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Businesses Urge Governor to Address Crisis with Unemployment Insurance Fund

New York State’s Unemployment Insurance Trust Fund is facing a fiscal crisis and lawmakers in Albany need to take action now. That was the urgent message from a group 29 business organizations statewide — including the Business Council of Westchester — in letter sent last week to Gov. Kathy Hochul.

The letter noted that due to the negative economic impact of the pandemic “extraordinary amounts of money flowed out of New York’s UI Trust Fund to satisfy claims, and the State needed to borrow more than $11 billion from the federal government. The outstanding loan and completely depleted UI Trust Fund have forced all employers into the highest employer contribution rates allowable under New York’s UI tax tables, meaning all businesses are paying the highest possible UI tax rate related to the fund balance. With $9.3 billion outstanding on the state’s federal UI advance, New York employers are subject to these highest rates for years.”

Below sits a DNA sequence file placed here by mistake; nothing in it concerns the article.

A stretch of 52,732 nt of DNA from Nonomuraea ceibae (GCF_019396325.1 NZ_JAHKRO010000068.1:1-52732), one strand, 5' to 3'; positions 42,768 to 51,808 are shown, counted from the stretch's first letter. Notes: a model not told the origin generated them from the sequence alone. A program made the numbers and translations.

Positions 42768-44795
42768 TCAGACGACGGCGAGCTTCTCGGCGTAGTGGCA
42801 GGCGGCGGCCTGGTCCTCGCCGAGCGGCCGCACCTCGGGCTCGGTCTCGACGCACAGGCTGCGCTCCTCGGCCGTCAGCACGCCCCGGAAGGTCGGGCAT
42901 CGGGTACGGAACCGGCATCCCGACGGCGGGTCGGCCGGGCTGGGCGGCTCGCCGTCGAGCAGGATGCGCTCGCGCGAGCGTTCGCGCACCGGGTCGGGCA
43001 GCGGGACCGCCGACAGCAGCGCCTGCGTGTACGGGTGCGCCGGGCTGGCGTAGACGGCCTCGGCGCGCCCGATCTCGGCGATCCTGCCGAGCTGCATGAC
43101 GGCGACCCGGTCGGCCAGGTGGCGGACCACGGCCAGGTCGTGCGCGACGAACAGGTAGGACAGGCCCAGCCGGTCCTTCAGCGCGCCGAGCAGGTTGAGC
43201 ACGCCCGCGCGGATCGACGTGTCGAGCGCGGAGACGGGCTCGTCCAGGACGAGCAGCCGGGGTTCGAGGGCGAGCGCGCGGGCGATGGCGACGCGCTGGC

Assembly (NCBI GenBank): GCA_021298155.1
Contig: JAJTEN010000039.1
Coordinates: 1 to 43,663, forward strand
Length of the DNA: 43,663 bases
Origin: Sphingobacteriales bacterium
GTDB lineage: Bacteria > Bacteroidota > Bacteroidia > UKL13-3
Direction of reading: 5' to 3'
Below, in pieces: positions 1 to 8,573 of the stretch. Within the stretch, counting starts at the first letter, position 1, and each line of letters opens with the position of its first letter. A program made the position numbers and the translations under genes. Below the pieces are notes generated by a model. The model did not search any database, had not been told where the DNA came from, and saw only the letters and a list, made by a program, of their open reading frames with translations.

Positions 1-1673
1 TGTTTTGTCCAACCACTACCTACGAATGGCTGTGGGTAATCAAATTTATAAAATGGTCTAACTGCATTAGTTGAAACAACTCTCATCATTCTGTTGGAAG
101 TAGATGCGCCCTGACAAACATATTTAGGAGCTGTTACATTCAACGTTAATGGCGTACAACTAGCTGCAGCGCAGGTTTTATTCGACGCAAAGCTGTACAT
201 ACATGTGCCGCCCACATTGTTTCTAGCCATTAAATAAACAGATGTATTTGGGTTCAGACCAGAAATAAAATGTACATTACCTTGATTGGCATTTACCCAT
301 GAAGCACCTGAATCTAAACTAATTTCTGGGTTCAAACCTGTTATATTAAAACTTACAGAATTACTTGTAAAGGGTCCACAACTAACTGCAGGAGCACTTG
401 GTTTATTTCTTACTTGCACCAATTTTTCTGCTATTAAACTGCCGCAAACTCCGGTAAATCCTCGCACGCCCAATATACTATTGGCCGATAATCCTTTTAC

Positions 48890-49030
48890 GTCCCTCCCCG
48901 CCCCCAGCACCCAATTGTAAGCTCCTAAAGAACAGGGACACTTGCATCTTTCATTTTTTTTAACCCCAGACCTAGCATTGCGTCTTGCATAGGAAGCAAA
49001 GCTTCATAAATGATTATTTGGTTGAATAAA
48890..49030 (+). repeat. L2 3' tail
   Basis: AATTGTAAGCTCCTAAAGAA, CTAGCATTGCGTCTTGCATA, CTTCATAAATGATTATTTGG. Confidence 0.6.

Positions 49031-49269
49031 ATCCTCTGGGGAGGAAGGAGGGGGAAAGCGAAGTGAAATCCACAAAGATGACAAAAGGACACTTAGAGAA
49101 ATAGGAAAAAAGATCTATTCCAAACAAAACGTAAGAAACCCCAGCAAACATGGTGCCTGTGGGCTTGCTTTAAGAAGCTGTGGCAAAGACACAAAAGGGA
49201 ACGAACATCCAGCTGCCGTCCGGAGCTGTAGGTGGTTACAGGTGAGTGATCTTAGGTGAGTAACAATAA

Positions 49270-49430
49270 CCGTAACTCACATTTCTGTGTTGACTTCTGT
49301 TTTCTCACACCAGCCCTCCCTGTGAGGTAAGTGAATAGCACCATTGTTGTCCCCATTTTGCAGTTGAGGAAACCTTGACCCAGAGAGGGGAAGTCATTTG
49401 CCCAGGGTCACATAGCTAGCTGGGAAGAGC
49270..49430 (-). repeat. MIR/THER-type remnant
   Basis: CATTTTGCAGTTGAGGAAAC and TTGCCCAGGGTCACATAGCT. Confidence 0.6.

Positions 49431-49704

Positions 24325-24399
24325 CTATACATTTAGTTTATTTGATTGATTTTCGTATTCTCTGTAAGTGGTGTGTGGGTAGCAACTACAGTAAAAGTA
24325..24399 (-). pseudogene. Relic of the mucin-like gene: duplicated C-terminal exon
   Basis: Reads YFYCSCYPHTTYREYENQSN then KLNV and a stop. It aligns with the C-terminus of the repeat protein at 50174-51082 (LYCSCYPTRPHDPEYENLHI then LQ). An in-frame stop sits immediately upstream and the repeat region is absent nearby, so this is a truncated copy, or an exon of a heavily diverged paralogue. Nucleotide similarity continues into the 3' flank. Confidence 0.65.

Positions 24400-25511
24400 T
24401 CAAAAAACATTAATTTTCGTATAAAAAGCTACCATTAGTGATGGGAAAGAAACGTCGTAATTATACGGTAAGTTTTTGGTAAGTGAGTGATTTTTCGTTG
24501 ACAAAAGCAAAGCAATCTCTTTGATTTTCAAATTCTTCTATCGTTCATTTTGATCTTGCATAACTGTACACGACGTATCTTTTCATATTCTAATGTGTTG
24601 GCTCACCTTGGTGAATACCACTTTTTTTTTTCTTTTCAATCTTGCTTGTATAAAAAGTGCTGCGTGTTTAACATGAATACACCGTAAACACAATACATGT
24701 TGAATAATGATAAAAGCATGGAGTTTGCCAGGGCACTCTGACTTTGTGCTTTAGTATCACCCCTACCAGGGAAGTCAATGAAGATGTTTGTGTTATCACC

The businesses said that inaction will only delay New York’s economic recovery. “According to the New York State Comptroller, compared to contributions made in 2020, total state and federal UI taxes paid by New York employers will increase by at least 45.4 percent to as much as 254 percent in 2025. This would be catastrophic for our state’s job creators,” read the letter.

The group goes on to say with the preparation of the Fiscal Year 2023 budget underway, the State should devote federal and/or state funds to the UI system to fund the following employer tax relief measures:

  • Restore New York’s UI tax levels to their pre-pandemic, 2019 levels
  • Use a combination of available federal and state funds to finance the cost of any regular UI benefits paid in 2022 that exceed the amount of state employer-paid UI taxes;
  • Pay any interest payments due on New York State’s federal UI program advance for calendar years 2022 and 2023; and
  • Offset any increase in net FUTA taxes applicable to New York employers for calendar years 2022 and 2023.

The letter to the Governor concludes, “These actions will help ensure a full economic recovery and the growth of businesses, jobs, and public revenue.”

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